County’s fields turning orange with pumpkins
The county is full of pretty patches of pickable pumpkins.
|BRUCE BISHOP / CHRONICLE|
|Dan Fitch takes a pumpkin from his brother Adam Fitch as they load a trailer at Fitch’s Farm Market on state Route 83 in Avon.|
After a pretty stellar growing season that saw a lot of sun, a few downpours and some cool nights, pumpkins are ripe and ready to be picked at a farm near you.
“(The pumpkins) are looking real good compared to what we’ve expected,” said Dave Miller, co-owner of Miller Orchards in Amherst. "With all this crazy weather, we didn’t know what to expect.”
Unlike other fruits that typically grow on trees, pumpkins can grow two-per-vine on the ground, producing up to 4,000 per acre if the weeds and wildlife don’t get to them first.
“When you’re not fighting the weeds, you’re fighting the deer, rabbit and woodchucks,” Miller said. “Unfortunately, they haven’t come up with any pumpkins that grow off trees.”
A pumpkin’s size is generally controlled by genetics, which run sporadically throughout hundreds of varieties.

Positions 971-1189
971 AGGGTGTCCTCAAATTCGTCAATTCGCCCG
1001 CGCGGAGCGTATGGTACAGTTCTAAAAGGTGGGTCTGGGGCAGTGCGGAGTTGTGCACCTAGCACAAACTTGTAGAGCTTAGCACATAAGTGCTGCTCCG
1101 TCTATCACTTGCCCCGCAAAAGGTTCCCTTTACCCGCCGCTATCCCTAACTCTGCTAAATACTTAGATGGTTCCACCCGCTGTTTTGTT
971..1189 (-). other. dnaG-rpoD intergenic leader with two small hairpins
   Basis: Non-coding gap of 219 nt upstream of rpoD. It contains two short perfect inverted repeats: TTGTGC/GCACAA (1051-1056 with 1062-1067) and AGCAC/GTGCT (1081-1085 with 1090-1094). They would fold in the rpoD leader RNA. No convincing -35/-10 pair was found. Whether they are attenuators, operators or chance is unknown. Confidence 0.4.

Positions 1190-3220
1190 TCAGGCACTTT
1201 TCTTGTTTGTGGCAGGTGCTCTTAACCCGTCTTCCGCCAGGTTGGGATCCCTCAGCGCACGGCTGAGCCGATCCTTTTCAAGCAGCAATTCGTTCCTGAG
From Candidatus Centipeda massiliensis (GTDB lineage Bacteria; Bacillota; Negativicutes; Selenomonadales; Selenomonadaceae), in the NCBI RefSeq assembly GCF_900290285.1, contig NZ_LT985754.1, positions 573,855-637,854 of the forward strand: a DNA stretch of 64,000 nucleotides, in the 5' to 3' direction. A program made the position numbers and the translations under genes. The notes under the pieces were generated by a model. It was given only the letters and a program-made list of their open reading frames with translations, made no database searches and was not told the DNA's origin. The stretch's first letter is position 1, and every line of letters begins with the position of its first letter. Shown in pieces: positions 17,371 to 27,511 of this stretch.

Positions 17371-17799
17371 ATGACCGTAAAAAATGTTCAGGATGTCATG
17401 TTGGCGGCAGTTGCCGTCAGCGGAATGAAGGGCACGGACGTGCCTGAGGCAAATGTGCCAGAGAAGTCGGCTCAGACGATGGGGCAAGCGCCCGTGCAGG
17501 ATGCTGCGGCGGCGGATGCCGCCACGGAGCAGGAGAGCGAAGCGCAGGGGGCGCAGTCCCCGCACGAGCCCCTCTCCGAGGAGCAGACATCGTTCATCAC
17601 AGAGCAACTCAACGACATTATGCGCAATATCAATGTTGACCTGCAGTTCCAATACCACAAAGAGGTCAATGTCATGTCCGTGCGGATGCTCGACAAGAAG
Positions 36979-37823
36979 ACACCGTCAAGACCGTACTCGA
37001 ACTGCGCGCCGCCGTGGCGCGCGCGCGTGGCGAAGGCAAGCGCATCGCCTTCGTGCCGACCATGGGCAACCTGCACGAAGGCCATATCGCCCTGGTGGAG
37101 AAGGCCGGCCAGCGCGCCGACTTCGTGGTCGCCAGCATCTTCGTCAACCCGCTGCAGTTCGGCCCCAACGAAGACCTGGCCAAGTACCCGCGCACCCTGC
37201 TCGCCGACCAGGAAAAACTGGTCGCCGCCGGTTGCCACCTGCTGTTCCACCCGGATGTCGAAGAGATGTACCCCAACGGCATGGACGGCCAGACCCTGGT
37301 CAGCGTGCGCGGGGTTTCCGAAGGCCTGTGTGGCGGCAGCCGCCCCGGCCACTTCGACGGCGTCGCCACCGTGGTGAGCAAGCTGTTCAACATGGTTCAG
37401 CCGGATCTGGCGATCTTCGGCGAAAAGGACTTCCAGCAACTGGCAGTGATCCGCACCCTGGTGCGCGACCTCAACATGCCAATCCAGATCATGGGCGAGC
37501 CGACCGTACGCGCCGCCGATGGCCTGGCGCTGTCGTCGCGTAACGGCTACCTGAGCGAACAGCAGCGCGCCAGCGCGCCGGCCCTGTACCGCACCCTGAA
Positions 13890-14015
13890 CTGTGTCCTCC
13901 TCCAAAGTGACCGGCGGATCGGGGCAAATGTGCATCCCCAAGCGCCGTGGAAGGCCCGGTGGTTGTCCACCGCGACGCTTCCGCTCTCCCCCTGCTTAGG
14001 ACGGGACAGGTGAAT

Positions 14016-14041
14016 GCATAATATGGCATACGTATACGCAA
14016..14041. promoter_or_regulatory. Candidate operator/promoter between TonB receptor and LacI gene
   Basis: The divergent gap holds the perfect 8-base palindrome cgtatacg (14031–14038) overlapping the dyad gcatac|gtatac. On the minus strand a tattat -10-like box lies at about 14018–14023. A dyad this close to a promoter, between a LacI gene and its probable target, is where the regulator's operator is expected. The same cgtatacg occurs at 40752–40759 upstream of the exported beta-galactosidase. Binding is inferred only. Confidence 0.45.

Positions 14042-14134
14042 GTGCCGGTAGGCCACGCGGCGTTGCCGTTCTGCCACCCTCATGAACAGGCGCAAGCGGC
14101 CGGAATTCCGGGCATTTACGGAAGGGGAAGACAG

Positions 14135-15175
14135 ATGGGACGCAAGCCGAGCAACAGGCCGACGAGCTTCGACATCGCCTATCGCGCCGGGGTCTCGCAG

Whether you’re considering picking up the often round “weepy hills,” the large “howden biggies” or the fun to carve “spooky,” farms around the county often carry up to 10 different choices.
Dick Fitch, owner of Fitch’s Farm Market in Avon, said his farm has the big white pumpkin variety known as “cotton candy” that can get as large as 40 pounds, and carry enough “meat” inside for a couple pumpkin pies.
Fitch’s pumpkins often have to be picked by the end of September, he said, or they risk having the dwindling vine that once gave the pumpkin moisture, suck it away.
While his staff has already loaded a trailer full of pumpkins that people can choose from, he makes sure they also pick up some of the pumpkins others might leave behind.
“Some people come in for the ugliest pumpkins too,” Fitch said. “So we make sure we’ve got plenty of the weird looking ones.”
Rockin’ R Ranch in Columbia Township provides pumpkin-buying customers a free paint station to doodle as they’d like, and most farms offer other fall decorating varieties like hay, corn stalks and gourds.
Tim Malinich, horticulture educator for the Ohio State University Extension Office, said winter squash — a cousin of the pumpkin, which derives its name from the seasonal duration of its storability — is also available this time of year and shouldn’t be passed up.
“Recipes can be as simple of cutting them in half, adding brown sugar and throwing them in the oven,” Malinich said. “If you haven’t picked them up before, you should definitely give them a try.”
Although, they might not be as fun to carve on Halloween.
Contact Stephen Szucs at 336-4016 or firstname.lastname@example.org.